children-holidays-400-07103763d-300x255Celebrating the holidays after divorce can be an extremely stressful situation. During this season, we put a lot of emotional value on family traditions, which are often passed down from generation to generation. These traditions are what make our holiday celebrations uniquely special, but they are also what makes facing the holidays after divorce so difficult for adults and children.

Divorced couples who plan to co-parent their children need to create new traditions to accommodate their new family structure. To do this effectively requires compromise and open-mindedness. For tips on how to avoid conflict and miscommunication and keep the holiday excitement alive for your children, read “Coordinating Child Custody During Holidays.”

divorce-small-business-400-04065501d-300x194Couples rarely enter a marriage thinking that their union will one day end in divorce. Yet, it happens, and when it does the financial consequences can be catastrophic, especially for the small business owner. In this case, divorce not only impacts your immediate family, but also your business partners and employees.

A business can become part of the property battle between divorcing couples. Sole proprietors or those who are in business with their spouse potentially can lose everything. The divorce of a business owner in partnership with non-family members, on the other hand, can be financially damaging to those partners. And then there’s the drain on the company finances, not to mention the emotional toll on the divorcing owner – these can trickle down to affect everyone who works with the company. To learn more about the toll divorce can have on a small business and the strategies that might help lessen that toll, read “In owners’ divorces, businesses can become part of the fight.”

Cohabitation-Agreements-400-06854350d-300x200By now, most people understand that a prenuptial agreement, or prenup, is not something that applies only to the rich and famous. In fact, a prenup can save a lot of time, pain and emotional turmoil for any married couple should their marriage end in divorce. But what is a cohabitation agreement and are the two interchangeable?

Cohabitation agreements are contracts between two individuals who are in a romantic relationship and share the same household. These agreements address a variety of financial, personal and family issues and how they should be dealt with in the event the relationship ends. Although they sound very much like a prenup, there are some basic differences between the two. For one thing, a majority of states have laws that pertain specifically to prenuptial agreements; cohabitation agreements, on the other hand, are governed by general contract law.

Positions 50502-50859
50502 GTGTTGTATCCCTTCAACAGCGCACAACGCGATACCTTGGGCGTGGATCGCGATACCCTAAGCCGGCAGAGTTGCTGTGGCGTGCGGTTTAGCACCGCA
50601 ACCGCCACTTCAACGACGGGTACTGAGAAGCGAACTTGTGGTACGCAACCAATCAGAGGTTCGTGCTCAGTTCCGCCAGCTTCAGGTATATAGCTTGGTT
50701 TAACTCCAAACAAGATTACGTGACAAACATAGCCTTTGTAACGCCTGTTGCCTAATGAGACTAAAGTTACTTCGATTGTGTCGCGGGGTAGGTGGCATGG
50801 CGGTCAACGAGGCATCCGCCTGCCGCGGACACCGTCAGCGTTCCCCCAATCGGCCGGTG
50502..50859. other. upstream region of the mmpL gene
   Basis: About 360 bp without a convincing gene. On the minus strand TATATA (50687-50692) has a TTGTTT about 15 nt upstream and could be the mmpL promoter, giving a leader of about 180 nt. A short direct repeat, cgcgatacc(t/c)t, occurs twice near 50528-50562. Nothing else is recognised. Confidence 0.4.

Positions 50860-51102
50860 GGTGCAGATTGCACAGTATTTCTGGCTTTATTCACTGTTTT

To learn more about cohabitation agreements and whether you should consider one, read Money Crashers’ “What Is a Cohabitation Agreement – Why You Need One Before Living Together.”

kids-and-divorce-400-07341790d-300x200Divorce is an emotional, complex process and it can be painful for everyone involved – especially the children. While parents are busy hashing out the terms of their divorce, including finances, asset distribution and custody arrangements, the children are left to deal with a lot of uncertainties as they watch their lives spin out of control.

The husband/wife relationship may be ending, but the parent/child relationship remains intact – and no parent likes to see his or her child suffer. It’s important for both parents to take the time to make the divorce process less traumatic for their children. The article, “33 Important Ways to Prepare Your Child for Divorce,” offers some practical advice for doing this.

wedding-costs-400-04628844d-300x199If your dreams of the perfect wedding include lavish venues, exclusive designer gowns, gourmet food and star-studded entertainment, your marriage could be in trouble before it even starts.

A recent survey found that almost half of those couples who went into debt to finance a lavish wedding eventually considered divorce, citing money as the reason. That’s in sharp contrast to their more frugal counterparts who managed to keep their wedding plans within budget; less than 10% of the couples in this group later considered divorce. Why would the cost of a wedding have any affect on the longevity of the marriage? Read “Couples who go into wedding debt are more likely to consider divorce” to find out.

Parenting-plan-400-04371775d-300x200Raising kids can be a tough job and most couples are thankful they have each other to lean on especially when the more complex issues of child-rearing come up. What happens, though, when those couples split? Divorce throws parenting into a whole new context. Couples who once willingly cooperated for the sake of the family are now fighting to protect their own interests. A well-thought out parenting plan helps couples remain effective parents through this adverse time.